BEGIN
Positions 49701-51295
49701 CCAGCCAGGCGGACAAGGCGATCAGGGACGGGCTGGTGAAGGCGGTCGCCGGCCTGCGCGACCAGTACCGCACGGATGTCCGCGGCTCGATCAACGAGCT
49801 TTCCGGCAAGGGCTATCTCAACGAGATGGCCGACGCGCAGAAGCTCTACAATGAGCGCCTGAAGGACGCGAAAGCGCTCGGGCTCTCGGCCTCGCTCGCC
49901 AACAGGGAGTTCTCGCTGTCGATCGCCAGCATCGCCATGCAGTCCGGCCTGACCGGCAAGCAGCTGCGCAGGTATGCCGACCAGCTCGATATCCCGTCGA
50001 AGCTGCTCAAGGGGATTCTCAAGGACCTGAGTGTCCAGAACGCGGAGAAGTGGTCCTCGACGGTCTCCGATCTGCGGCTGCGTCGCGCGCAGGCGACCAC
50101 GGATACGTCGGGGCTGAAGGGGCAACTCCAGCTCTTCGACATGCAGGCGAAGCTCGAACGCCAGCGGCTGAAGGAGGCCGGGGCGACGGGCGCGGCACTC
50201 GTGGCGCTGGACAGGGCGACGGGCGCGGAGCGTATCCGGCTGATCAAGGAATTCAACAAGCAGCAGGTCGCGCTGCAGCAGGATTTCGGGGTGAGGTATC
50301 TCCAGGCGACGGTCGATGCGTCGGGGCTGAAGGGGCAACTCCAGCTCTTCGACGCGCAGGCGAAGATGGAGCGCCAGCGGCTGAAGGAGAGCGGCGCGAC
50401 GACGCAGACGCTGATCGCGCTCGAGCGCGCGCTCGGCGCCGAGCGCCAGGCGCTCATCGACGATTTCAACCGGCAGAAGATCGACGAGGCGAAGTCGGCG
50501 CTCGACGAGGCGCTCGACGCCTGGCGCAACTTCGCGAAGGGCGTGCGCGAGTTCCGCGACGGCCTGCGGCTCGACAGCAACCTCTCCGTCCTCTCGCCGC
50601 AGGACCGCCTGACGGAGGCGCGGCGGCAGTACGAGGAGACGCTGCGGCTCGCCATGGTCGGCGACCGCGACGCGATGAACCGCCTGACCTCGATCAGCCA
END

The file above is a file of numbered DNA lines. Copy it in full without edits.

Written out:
Positions 49701-51295
49701 CCAGCCAGGCGGACAAGGCGATCAGGGACGGGCTGGTGAAGGCGGTCGCCGGCCTGCGCGACCAGTACCGCACGGATGTCCGCGGCTCGATCAACGAGCT
49801 TTCCGGCAAGGGCTATCTCAACGAGATGGCCGACGCGCAGAAGCTCTACAATGAGCGCCTGAAGGACGCGAAAGCGCTCGGGCTCTCGGCCTCGCTCGCC
49901 AACAGGGAGTTCTCGCTGTCGATCGCCAGCATCGCCATGCAGTCCGGCCTGACCGGCAAGCAGCTGCGCAGGTATGCCGACCAGCTCGATATCCCGTCGA
50001 AGCTGCTCAAGGGGATTCTCAAGGACCTGAGTGTCCAGAACGCGGAGAAGTGGTCCTCGACGGTCTCCGATCTGCGGCTGCGTCGCGCGCAGGCGACCAC
50101 GGATACGTCGGGGCTGAAGGGGCAACTCCAGCTCTTCGACATGCAGGCGAAGCTCGAACGCCAGCGGCTGAAGGAGGCCGGGGCGACGGGCGCGGCACTC
50201 GTGGCGCTGGACAGGGCGACGGGCGCGGAGCGTATCCGGCTGATCAAGGAATTCAACAAGCAGCAGGTCGCGCTGCAGCAGGATTTCGGGGTGAGGTATC
50301 TCCAGGCGACGGTCGATGCGTCGGGGCTGAAGGGGCAACTCCAGCTCTTCGACGCGCAGGCGAAGATGGAGCGCCAGCGGCTGAAGGAGAGCGGCGCGAC
50401 GACGCAGACGCTGATCGCGCTCGAGCGCGCGCTCGGCGCCGAGCGCCAGGCGCTCATCGACGATTTCAACCGGCAGAAGATCGACGAGGCGAAGTCGGCG
50501 CTCGACGAGGCGCTCGACGCCTGGCGCAACTTCGCGAAGGGCGTGCGCGAGTTCCGCGACGGCCTGCGGCTCGACAGCAACCTCTCCGTCCTCTCGCCGC
50601 AGGACCGCCTGACGGAGGCGCGGCGGCAGTACGAGGAGACGCTGCGGCTCGCCATGGTCGGCGACCGCGACGCGATGAACCGCCTGACCTCGATCAGCCA